Brazil’s successful auction of deep-sea oil prospects last month was seen as a sign of big oil companies’ appetite for crude oil. But for Brazilian officials, the auction was also a watershed moment for the government’s program of infrastructure and natural resources concessions.
A previous attempt to run the complex auction failed in 2019. “Our joy cannot be hidden,” said Bento Albuquerque, Brazil’s Minister of Mines and Energy, who raised the $ 2 billion in cash fees for the government and the further $ 35 billion in investments made by people like Shell and TotalEnergies in the country’s oil and gas sector must be made.
Contrary to the government’s more glorious plans for structural economic reforms, which were thwarted in Congress for years, the program to attract private companies to invest and operate in major infrastructure projects has increased.
Since the start of the Bolsonaro administration in 2019, 131 concessions have been auctioned, generating more than $ 145 billion in investments and $ 26 billion in government fees. In the previous 2.5 years – since the investment program began in 2016 – the figures have been $ 44 billion and $ 8 billion, respectively, in today’s dollars.
And officials predict the expected auction of more than 150 concessions and the generation of $ 70 billion in investments this year as investors, mostly local, put in their money.
It is one of the rare highlights in President Jair Bolsonaro’s economic agenda, which generates billions of much-needed investments in the country’s cracking road, rail, logistics and sanitation systems.
The program is an engine for an economy that has struggled to grow for nearly a decade. Despite a strong setback from the initial impact of the pandemic, many economists predict that Latin America’s largest economy will contract again this year, plagued by the combined impact of rising inflation and interest rates and weak consumer confidence.
“The projects that will be auctioned. . . is already far advanced and we are sure it will be the most intense year in terms of concessions under this administration, ”Infrastructure Minister Tarcísio Gomes de Freitas told the Financial Times.
Among the projects for 2022 are 26 airports, 25 ports, 10 highways and nine national parks and forests. In addition, the government expects to host 10 auctions for mineral rights.
However, independent analysts point out that although Brazil has attracted some international companies – particularly Vinci airports – the investments still come mainly from local players.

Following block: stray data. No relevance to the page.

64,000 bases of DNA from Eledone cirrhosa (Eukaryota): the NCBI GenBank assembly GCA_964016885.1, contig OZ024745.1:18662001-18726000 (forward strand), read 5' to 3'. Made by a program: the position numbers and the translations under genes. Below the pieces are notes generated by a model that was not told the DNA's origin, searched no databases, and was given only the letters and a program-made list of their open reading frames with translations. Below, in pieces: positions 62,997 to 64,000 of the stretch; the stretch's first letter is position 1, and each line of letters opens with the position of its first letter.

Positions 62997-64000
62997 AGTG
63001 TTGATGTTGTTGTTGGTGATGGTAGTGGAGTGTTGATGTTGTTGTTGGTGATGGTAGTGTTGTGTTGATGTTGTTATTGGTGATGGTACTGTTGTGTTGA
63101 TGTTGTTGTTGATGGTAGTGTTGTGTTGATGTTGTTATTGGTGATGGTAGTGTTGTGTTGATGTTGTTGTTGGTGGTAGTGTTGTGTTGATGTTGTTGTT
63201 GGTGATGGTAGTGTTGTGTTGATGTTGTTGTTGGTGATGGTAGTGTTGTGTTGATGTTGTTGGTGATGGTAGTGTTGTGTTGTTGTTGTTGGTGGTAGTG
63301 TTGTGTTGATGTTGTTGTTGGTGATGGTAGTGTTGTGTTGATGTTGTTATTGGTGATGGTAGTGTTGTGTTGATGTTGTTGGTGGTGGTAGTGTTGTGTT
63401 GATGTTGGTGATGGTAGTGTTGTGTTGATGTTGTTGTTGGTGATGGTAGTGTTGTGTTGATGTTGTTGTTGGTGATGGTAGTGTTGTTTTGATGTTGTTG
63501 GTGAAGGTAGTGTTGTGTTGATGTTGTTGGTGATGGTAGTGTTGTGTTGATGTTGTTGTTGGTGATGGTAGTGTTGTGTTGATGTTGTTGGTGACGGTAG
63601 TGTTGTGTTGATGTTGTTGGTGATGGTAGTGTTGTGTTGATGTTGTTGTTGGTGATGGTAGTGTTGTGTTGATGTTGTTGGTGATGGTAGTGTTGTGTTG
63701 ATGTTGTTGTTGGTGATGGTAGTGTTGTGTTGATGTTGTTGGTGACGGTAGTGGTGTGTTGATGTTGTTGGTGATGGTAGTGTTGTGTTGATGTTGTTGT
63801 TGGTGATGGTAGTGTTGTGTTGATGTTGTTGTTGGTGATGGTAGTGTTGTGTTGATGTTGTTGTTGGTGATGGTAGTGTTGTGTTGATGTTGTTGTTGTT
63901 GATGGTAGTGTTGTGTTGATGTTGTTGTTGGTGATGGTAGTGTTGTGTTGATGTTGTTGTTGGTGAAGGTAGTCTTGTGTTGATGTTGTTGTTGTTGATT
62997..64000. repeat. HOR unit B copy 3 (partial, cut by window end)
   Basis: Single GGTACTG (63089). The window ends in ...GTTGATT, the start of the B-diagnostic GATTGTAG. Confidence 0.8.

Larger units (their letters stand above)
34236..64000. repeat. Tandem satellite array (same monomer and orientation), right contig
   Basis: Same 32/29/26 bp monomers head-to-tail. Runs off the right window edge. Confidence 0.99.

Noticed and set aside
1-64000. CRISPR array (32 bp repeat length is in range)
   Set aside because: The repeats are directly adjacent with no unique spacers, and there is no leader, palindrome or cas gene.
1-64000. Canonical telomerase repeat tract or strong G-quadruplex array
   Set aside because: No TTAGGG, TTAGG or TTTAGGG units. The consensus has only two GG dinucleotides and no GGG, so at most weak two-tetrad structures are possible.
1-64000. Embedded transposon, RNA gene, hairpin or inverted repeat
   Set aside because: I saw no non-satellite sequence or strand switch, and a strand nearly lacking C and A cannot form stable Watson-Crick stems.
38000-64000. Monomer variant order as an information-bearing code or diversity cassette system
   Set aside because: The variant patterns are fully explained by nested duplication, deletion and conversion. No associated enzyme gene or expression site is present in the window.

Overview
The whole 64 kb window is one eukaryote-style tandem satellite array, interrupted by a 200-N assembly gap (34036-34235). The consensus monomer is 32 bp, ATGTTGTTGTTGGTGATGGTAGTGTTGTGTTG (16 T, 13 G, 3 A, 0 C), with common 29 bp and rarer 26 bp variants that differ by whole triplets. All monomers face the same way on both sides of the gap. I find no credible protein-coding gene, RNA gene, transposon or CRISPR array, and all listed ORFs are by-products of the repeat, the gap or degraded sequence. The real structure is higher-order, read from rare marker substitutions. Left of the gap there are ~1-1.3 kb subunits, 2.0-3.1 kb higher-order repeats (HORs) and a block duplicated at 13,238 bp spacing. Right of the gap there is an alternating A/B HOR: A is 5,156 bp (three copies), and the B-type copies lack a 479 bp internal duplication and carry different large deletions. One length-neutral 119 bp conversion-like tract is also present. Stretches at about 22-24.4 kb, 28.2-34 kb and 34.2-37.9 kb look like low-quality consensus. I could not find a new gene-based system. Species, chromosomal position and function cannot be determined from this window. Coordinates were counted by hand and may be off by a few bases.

“We are on the right track, but we have a long way to go and the pace is slow. We have a problem attracting [new players]. Those who are here are accustomed to all the uncertainties and the government insisting on shooting itself in the foot. But outsiders find it difficult to understand Brazil, “said Cláudio Frischtak, president of Inter’s consultation. B.
“The point is, it’s hard to lure investors if you have a government that has an ideological radicalism that makes no sense to a country like Brazil,” he said, criticizing Bolsonaro’s controversial rhetoric, which often frightened.
Paulo Guedes, Brazil’s finance minister, believes these investments will drive economic growth to as much as 2 percent by 2022, despite the growing threat of double-digit inflation, rising interest rates and persistently high unemployment.
However, economists warn that this year’s election – which is likely to put Bolsonaro against left-wing former president Luiz Inácio Lula da Silva in October – could affect investor sentiment.
“Paulo Guedes puts too much trust in private investment,” said Mauricio Molon, chief economist at Logus Capital in São Paulo. “The business community and market sentiment do not trust Lula or Bolsonaro. It will put a large amount of investment in the wheels. ”
Martha Seillier, the government’s special secretary for the Investment Partnership Program, said its success to date was due to the “structuring of the projects” and a more investor-friendly approach in a nation historically torn apart by bureaucracy.
This is in contrast to the government’s failure to implement its main economic reforms, including a simplification of Brazil’s Byzantine tax system and an administrative reform of the state. “Paulo Guedes needs to demonstrate to the market that they are acting, they are doing something and that the government is not done, but that is not the feeling we have,” said Carlos Melo, a political scientist at Insper. “The feeling is: what more can you really expect from the Bolsonaro government?”
Additional Reporting By Carolina Ingizza